Git versus Mercurial

A few months ago I adopted Mercurial for a project on which I was working. At that time I was faced with a choice between Mercurial or Git, and Mercurial seemed the right choice because it behaved similarly to Subversion, with which nearly everyone is familiar. Git, however, seemed to be developed by-hackers-for-hackers. Although this often yields the best feature set it does, in my view, tend to lead to confusion (and occasionally architectural omissions).

(That said, I was tempted by Git; I’d closely followed the discussion which led to its development on the Linux kernel mailing list years ago, so I felt ahead of the game!)

Only four months later, and it looks to me like I backed the wrong horse. The list of open source projects using Mercurial is impressive – OpenJDK, Mozilla, OpenSolaris, Symbian OS – but they tend to be corporate efforts, and therefore aren’t likely to be trend-setters. All the cool kids seem to be hanging around the Git block – Linux, Perl, X.org, Qt, Ruby on Rails, Wine, Samba, GHC, Scratchbox, VLC and not to mention Android. That sort of momentum of grass-roots-led open source projects is, I reckon, bound to push Git ahead irrespective of the merits of the two.

So what are the merits of the two? From a few hours’ research, most people seem to agree on these facts:

  • Mercurial behaves more like subversion, in terms of command-line syntax. Some see this is as good, some as bad.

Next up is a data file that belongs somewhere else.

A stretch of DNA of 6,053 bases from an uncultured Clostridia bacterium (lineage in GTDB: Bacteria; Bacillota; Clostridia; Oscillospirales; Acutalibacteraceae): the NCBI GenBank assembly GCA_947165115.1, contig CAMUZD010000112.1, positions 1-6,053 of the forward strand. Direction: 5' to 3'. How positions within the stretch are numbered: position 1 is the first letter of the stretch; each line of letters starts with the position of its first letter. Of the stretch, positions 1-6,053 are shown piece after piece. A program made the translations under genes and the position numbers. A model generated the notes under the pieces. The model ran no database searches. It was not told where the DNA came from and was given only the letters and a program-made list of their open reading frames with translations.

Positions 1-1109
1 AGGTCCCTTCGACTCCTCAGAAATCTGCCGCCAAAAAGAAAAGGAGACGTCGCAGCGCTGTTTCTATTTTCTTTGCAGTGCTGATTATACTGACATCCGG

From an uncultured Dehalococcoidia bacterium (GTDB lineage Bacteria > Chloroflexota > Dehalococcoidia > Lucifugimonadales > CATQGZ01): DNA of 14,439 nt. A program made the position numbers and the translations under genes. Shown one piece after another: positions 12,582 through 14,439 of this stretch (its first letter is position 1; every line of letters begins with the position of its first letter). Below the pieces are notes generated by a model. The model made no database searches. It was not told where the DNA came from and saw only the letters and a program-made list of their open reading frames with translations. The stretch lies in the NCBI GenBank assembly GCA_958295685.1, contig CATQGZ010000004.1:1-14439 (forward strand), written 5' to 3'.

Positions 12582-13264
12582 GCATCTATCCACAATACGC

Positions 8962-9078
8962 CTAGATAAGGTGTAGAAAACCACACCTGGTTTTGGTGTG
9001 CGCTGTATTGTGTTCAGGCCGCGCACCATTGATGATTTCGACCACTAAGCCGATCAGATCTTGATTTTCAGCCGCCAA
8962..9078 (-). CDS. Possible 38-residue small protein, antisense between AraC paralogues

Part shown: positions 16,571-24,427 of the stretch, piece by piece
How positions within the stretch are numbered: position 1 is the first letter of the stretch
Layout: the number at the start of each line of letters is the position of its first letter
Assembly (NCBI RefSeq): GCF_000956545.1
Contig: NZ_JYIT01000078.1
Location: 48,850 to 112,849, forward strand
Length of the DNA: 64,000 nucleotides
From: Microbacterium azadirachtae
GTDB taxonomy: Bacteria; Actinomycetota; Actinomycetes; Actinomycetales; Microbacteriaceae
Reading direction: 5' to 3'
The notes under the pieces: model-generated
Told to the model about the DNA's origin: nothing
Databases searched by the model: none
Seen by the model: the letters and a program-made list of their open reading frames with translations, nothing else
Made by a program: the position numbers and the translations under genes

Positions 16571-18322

• Git has squillions of commands. Likewise.
  • Git is rubbish on Windows. Subversion has the excellent TortoiseHg. Efforts to produce an equivalent for Git seem to have stopped.
  • Git has no knowledge of file renames. Most people seem to think this is a disadvantage, but the more enlightened opinions note that this is actually an advantage, because Git will automatically notice portions of files that are similar, and can therefore keep track of changes even if a file is split into two. Allegedly. Cool!
  • Git has freakishly good Subversion integration. It appears you can almost ask it to treat a Subversion branch on a server as just another Git branch.
  • The physical structure of Mercurial is possibly more suited to integration with other tools/IDEs/etc., in that there are clear libraries. Tools would need to launch processes to integrate with Git.
  • Both are a bit rubbish with projects composed of many smaller projects, though it sounds like Git’s submodules support is more ‘core’ than the Subversion ‘forest’ extension designed to support this. I may be wrong.

I’ve also heard two other things, but I can’t justify them: one is that Git has a more coherent branching strategy than Mercurial (there’s no reason why you need to create a new repository for a new branch), and the other is that Git is rubbish with UTF-16 text.

Behind the scenes, the concepts are very similar. The only real difference is that Mercurial works on changesets, which can only build on the relevant prior changeset, whilst Git works in terms of entire trees of files (which, behind the scenes, may be stored as deltas).

So, when I eventually switch from Subversion to a distributed system, I’ll probably be switching to Git. I hope there’s a viable path for progress on the Windows version by then.

One Response to “Git versus Mercurial”

  1. Well, while I’m writing this, I’m also using Git on Windows. It’s okay in terms of instrumentation (we have TortoiseGit, but no integration with, say, Visual Studio). The only problem is that it’s hellishly difficult to learn, compared to Subversion which probably takes almost no time to learn.